A Travellerspoint blog

Poland & Slovakia

sunny -10 °C





The act of exchanging one currency for another should be fairly straightforward. Prior to my trip to Norway, I had ordered euros to my office; unfortunately Norwegians use Norwegian Kroner. Apparently they've used Kroner for a while now too, which was slightly embarrassing.

This time around, I attempted to exchange euros for "the Slovakian currency" at the airport, only to be told that "the Slovakian currency" is, you guessed it, euros. The attendant took my euros, looked at them, and then handed them back to me in some form of mock currency exchange transaction, perhaps to make me feel slightly less stupid. It didn't work, but what I witnessed next did.

It really is comforting that there is always someone more clueless than you, just itching to demonstrate a truly baffling level of incompetence when faced with the simplest of tasks. A small, timid Irish lady approached me in the queue at Burger King and asked whether this particular queue was the queue for the departure gates. It may have been apparent to everyone else in Burger King that the queue in Burger King would lead to a burger, but this lady just couldn’t quite work it out. I stared at her in disbelief and just about managed to mumble a “no” before pointing out of Burger King and towards the gates. My younger brother and travelling companion for this trip, Steve, could really have been forgiven for packing it in there and then and heading home.

The Kraków region is home to two UNESCO World Heritage Sites: the historic centre of Kraków and the Wieliczka Salt Mines, both of which were granted such status in 1978. Our guide mentioned that no Italian sites were recognised in 1978, to which an Italian tourist quipped that UNESCO must have been run by Poles. I’ve been to Rome and the Wieliczka Salt Mines and I think that there may be something in this.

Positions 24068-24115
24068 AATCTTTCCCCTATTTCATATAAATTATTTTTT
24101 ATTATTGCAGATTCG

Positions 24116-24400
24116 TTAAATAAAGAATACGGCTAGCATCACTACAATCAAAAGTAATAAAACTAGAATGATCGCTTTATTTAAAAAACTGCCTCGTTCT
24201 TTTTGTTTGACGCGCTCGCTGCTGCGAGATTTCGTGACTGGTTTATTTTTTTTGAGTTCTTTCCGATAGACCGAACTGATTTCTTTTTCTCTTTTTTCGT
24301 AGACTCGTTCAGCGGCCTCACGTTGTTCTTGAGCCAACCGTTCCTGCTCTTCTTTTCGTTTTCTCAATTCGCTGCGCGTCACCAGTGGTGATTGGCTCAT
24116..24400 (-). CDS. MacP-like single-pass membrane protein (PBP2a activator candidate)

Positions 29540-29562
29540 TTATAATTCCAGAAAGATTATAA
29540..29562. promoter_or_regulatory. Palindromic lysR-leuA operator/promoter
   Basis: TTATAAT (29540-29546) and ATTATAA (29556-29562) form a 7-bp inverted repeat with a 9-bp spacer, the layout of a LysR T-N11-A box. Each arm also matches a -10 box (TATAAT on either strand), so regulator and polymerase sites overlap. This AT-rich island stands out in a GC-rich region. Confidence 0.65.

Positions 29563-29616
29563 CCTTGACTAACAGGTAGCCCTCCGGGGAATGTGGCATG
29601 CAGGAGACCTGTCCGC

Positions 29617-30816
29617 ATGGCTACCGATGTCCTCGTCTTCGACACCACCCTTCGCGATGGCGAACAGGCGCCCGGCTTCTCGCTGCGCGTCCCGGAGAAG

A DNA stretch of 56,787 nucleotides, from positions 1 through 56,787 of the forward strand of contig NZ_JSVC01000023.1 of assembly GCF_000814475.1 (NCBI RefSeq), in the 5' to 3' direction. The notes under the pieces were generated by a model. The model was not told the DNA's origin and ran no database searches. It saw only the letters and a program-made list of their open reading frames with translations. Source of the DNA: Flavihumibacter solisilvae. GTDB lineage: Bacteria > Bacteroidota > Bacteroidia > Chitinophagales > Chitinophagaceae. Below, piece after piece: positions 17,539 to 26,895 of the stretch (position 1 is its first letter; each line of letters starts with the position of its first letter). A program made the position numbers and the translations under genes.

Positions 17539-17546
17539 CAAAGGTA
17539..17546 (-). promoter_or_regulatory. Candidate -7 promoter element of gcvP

The mines are a cavernous subterranean maze of tunnels and chambers dating as far back as the 13th century. The salt deposits are no longer mined, yet the passageways and shafts chart the development of mining techniques in Europe through the ages, while salt sculptures and underground chapels keep the punters entertained. Predictably, the tour channels tourists through underground, salt-themed gift shops. I mentioned to Steve that I couldn’t quite understand why they were not also selling that big, yellow one-eyed cuddly minion toy that every shop in Europe seems to stock. There is never a reason to sell it anywhere, but it is sold everywhere, so why not in a salt mine? I told Steve that it would also be a good idea to set up a shop selling pepper grinders over the road, as the salt mine only sold salt shakers. I think Steve was half listening to me by this point.